Just How Long Are The Odds?

Casino1A unique, specific pairing of sperm cell and egg was necessary to create each distinct person who ever lived. Presuming that the selection of the lucky cell and its hostess is random, what are the odds that a specific, tail-wagging sperm will fertilize a particular egg?

A normally healthy woman produces an egg every month or so for let’s say roughly 40 years. By that premise, she will have produced plus-or-minus 480 eggs in her lifetime. How many of them might ultimately be fertilized? On average perhaps somewhere between 2 and 4.  Conservatively then, let’s say 4 out of every 480 eggs that a would-be mother produces will actually yield a human life. So on the distaff side, each egg has a 0.83% chance to become an embryo. Only one of each 120 eggs is lucky.

Those are some dauntingly long odds, but when measured against the chance a single sperm cell has, the egg’s chance at fertilization begins to resemble a sure thing.

A healthy man releases a veritable deluge of sperm cells every time he ejaculates. To listen to locker room exaggeration, some potential fathers sometimes do that two or three times a day (with or without help). But according to credible sources “A healthy adult male can release between 40 million and 1.2 billion sperm cells in a single ejaculation.” * I don’t know, that seems like a monumental waste of sperm cells to me.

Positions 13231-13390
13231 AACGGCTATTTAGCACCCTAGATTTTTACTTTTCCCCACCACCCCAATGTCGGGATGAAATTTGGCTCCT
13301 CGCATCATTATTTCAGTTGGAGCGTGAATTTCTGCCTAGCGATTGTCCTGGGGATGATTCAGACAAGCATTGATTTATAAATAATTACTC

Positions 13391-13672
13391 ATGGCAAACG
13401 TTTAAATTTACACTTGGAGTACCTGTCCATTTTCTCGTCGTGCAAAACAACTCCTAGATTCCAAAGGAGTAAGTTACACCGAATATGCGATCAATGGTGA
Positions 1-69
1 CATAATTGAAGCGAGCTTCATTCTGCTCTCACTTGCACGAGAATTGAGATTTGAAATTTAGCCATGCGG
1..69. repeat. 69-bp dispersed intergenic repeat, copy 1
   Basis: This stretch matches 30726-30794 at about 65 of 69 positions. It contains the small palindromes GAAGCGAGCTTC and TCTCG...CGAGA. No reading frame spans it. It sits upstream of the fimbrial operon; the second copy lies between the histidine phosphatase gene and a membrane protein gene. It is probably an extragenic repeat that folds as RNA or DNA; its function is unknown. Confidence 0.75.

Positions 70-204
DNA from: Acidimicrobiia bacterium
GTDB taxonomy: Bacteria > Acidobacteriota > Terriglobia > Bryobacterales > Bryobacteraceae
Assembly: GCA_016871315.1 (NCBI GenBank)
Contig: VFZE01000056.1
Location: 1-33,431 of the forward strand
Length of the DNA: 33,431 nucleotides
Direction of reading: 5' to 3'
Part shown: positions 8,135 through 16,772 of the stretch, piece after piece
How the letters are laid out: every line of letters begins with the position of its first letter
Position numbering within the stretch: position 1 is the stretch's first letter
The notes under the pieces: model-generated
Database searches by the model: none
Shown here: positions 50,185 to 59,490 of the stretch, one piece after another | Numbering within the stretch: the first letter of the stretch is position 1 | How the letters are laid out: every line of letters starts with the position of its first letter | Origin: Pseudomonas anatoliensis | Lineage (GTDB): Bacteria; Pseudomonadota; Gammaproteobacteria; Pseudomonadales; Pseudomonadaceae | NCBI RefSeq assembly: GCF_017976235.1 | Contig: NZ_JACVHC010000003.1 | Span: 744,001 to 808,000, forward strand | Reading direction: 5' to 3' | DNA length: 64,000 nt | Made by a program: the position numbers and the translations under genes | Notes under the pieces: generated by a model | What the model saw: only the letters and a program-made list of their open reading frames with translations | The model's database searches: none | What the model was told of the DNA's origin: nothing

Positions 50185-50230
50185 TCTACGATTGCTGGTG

Okay, lets get this straight (no pun intended), for every one of an individual female’s 480 eggs, there can between 40 million and 1.2 billion squiggly suitors per “try.”  Now there’s a long shot.

Only one of my father’s hundreds-of-billions of sperm cells, the super-duper lucky one that helped create me, out-squiggled all the others in that fateful time that the stars and life cycles were properly aligned when my parents made love. And when the sperm cell with my dad’s contribution of chromosomes to my genes found and attached itself to my mother’s egg before all other competitors, two distinct sets of genes combined elegantly to produce….me.

I am therefor the product of astoundingly incredible luck. Look around you; the same is true for all of us. We need to realize that in the broad realm of possibilities, every single human being’s mere existence is so improbable and so exceedingly rare as to be excruciatingly precious.

Of that there is no doubt.

You’re Not Just One in a Million, You’re One in 1.92 Trillion!

Let’s be Ultra Conservative about the chance that a particular sperm cell/egg pairing will take place and say that:

  • One of each 120 eggs the woman produces will be fertilized (four kids)